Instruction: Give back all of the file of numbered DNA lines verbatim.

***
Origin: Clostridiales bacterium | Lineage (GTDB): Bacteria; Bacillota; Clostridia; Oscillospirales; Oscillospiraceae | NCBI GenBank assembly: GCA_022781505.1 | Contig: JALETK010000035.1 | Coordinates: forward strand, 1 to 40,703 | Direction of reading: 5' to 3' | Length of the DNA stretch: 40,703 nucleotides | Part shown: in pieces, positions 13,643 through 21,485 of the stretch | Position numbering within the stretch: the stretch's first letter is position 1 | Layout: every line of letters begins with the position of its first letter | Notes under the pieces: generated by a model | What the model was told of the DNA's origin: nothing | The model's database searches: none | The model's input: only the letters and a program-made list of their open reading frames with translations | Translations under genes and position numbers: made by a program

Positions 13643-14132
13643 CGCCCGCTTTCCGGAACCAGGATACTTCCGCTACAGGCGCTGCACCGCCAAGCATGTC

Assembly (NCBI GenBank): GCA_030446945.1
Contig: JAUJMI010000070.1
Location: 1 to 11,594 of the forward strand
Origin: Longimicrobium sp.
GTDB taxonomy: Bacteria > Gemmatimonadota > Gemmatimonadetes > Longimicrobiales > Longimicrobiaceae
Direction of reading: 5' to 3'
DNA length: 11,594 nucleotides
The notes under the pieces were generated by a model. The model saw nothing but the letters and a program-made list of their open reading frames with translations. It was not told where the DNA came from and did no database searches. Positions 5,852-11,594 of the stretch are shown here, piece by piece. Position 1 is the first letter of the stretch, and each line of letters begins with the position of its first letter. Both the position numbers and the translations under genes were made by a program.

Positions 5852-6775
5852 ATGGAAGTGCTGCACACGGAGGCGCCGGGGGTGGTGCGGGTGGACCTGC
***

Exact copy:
Origin: Clostridiales bacterium | Lineage (GTDB): Bacteria; Bacillota; Clostridia; Oscillospirales; Oscillospiraceae | NCBI GenBank assembly: GCA_022781505.1 | Contig: JALETK010000035.1 | Coordinates: forward strand, 1 to 40,703 | Direction of reading: 5' to 3' | Length of the DNA stretch: 40,703 nucleotides | Part shown: in pieces, positions 13,643 through 21,485 of the stretch | Position numbering within the stretch: the stretch's first letter is position 1 | Layout: every line of letters begins with the position of its first letter | Notes under the pieces: generated by a model | What the model was told of the DNA's origin: nothing | The model's database searches: none | The model's input: only the letters and a program-made list of their open reading frames with translations | Translations under genes and position numbers: made by a program

Positions 13643-14132
13643 CGCCCGCTTTCCGGAACCAGGATACTTCCGCTACAGGCGCTGCACCGCCAAGCATGTC

Assembly (NCBI GenBank): GCA_030446945.1
Contig: JAUJMI010000070.1
Location: 1 to 11,594 of the forward strand
Origin: Longimicrobium sp.
GTDB taxonomy: Bacteria > Gemmatimonadota > Gemmatimonadetes > Longimicrobiales > Longimicrobiaceae
Direction of reading: 5' to 3'
DNA length: 11,594 nucleotides
The notes under the pieces were generated by a model. The model saw nothing but the letters and a program-made list of their open reading frames with translations. It was not told where the DNA came from and did no database searches. Positions 5,852-11,594 of the stretch are shown here, piece by piece. Position 1 is the first letter of the stretch, and each line of letters begins with the position of its first letter. Both the position numbers and the translations under genes were made by a program.

Positions 5852-6775
5852 ATGGAAGTGCTGCACACGGAGGCGCCGGGGGTGGTGCGGGTGGACCTGC